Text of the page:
A given application core could be enhanced by Web Services APIs with the InstantSVC tools. The application core is shrewdly implemented with object oriented PHP, but not necessarily. A clean documented procedural style PHP application is fine, too. This application is build by application developers and can be enhanced ideally without the need of additional Web Service programming skills. A so called Web Services Administrator can use this toolkit to add Web Services to the application while only knowing the delivered application documentation. Well, this is a very ideal situation. Nevertheless, it is intended to be able to use this toolkit without having the need to change or add new code to an application.

At the moment a web based user interface and commandline tools are available as administration tools. These tools are working with the five main components ClassLoader, WSDL Generator, Adapter Generator, SOAP Server Generator and REST Server Generator, which are based on the Extended Reflection API.

The ClassLoader is not a Class Loader like it is known from Java or something similar. It is used to gather information from a source tree and ensures that the current PHP process does not terminate through including broken files or duplicate functions/classes.

WSDL files are generated by the WSDL Generator using selected class definitions or a list of functions. At this point a PolicyPlugin can be used to enable the Web Services Administrator to select classes or functions from an unprepared application core for publishing them as Web Services. This plugin got a web frontend to fulfil these task. It is possible to change or add a documentation to the generated WSDL files based on rules for hiding internal details or providing additional information defined in the PolicyPlugin.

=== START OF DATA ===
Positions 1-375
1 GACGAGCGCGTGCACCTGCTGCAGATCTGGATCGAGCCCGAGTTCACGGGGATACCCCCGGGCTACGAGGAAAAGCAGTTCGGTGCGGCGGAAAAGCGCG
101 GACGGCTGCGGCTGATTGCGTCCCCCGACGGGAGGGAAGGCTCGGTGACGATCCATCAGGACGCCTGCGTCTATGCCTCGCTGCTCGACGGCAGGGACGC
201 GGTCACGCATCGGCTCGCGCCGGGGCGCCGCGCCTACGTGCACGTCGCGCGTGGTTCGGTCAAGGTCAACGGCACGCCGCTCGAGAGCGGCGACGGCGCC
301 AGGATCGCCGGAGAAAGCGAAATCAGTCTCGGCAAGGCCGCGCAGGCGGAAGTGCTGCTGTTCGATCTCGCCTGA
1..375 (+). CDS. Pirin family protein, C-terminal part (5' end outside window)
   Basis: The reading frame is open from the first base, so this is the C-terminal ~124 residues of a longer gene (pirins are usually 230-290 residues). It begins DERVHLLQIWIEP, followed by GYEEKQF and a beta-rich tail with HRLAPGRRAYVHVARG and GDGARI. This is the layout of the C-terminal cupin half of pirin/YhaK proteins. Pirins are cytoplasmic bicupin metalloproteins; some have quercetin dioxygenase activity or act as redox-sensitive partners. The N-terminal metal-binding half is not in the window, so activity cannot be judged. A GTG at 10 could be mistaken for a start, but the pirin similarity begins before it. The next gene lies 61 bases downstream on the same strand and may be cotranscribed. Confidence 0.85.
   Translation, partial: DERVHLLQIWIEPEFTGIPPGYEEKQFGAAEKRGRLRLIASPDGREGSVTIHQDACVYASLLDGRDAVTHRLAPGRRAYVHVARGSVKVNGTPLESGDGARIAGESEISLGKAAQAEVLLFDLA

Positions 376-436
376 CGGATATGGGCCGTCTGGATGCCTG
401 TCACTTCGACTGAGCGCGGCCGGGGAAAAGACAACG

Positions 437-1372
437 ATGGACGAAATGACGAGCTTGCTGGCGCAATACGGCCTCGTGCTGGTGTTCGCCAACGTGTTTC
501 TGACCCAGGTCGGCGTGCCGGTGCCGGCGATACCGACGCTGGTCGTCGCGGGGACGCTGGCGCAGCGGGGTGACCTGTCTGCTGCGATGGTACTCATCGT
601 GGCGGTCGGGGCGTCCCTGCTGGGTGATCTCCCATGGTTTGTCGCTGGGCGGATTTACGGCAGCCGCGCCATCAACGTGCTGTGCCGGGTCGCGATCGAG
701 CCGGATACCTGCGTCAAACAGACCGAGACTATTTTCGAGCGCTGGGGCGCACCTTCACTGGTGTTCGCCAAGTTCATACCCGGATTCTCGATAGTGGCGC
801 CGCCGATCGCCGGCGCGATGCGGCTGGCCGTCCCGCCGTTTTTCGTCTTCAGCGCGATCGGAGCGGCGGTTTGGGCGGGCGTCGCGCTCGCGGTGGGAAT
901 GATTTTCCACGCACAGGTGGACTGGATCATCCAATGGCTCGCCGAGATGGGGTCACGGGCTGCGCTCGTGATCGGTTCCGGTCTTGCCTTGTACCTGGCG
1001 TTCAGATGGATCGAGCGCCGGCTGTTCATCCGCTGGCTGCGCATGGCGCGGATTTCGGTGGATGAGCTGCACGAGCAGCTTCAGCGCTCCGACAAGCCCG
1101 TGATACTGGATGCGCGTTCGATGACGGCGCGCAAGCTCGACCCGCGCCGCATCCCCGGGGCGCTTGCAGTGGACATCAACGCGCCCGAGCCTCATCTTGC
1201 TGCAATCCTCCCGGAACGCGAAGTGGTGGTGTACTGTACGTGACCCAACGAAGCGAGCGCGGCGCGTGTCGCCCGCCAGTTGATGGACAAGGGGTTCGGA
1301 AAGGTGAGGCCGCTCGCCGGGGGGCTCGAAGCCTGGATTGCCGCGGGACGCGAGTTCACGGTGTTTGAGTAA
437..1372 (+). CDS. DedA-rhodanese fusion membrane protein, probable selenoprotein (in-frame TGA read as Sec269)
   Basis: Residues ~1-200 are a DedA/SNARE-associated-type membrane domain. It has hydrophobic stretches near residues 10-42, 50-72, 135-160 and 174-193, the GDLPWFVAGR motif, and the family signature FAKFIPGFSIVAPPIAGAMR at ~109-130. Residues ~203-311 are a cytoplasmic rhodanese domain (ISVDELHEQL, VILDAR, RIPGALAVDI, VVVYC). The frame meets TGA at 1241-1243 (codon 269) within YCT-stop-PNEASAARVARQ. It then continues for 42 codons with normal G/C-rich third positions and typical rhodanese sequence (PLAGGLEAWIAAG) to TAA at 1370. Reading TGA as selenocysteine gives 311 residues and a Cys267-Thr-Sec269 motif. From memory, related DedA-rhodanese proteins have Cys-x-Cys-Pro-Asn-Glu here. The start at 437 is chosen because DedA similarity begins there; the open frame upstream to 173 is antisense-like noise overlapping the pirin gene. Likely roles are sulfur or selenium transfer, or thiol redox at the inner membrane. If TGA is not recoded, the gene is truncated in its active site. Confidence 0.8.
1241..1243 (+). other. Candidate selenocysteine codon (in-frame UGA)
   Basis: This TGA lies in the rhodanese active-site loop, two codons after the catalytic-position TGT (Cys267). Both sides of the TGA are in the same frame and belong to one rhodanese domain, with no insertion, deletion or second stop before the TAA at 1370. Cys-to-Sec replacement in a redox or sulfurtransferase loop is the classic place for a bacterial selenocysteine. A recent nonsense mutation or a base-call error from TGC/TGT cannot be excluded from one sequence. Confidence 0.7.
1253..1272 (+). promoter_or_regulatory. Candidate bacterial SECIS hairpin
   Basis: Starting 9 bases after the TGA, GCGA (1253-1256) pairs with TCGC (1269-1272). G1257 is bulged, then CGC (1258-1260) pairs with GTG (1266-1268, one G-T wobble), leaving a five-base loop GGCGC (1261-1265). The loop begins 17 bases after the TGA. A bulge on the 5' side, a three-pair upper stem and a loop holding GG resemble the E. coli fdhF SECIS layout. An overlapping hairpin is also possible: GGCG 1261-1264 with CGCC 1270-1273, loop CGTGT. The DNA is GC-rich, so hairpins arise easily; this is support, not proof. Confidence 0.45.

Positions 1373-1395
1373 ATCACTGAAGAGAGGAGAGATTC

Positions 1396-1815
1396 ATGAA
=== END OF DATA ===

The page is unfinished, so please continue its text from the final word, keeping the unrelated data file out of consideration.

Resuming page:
For SOAP document/literal-wrapped Web Services additional adapter classes are necessary to act on the application core. The PHP code for this classes is generated by the Adapter Generator.

To provide Web Services with a minimal effort, configurable server scripts are also given. The SOAP Server Generator and REST Server Generator will create the configuration files and deploy them together with the server scripts to a given directory. From there the servers can be accessed by remote clients and answer SOAP- or REST-style Web Service requests. The server configuration files are plain PHP files returning an array with config-values. It is not intended to use a XML or plain text configuration for performance reasons. It would be possible to add a config generator not just using source files documentation as input to generate server configurations, but also XML configuration files.

The provided tools make use of this components starting at first gathering information about the application or just working on a given source file. So it is possible to select web services via a user interface or via annotations in the source code documentation. Afterwards, if a SOAP service is to be build, the WSDL generator uses the Extended Reflection API to inspect all classes/functions and there used data types to build a WSDL file. For wrapped style services adapter classes are generated, too. In the last step the configuration settings are detected or requested from the user to build a config file and deploy the REST/SOAP server scripts.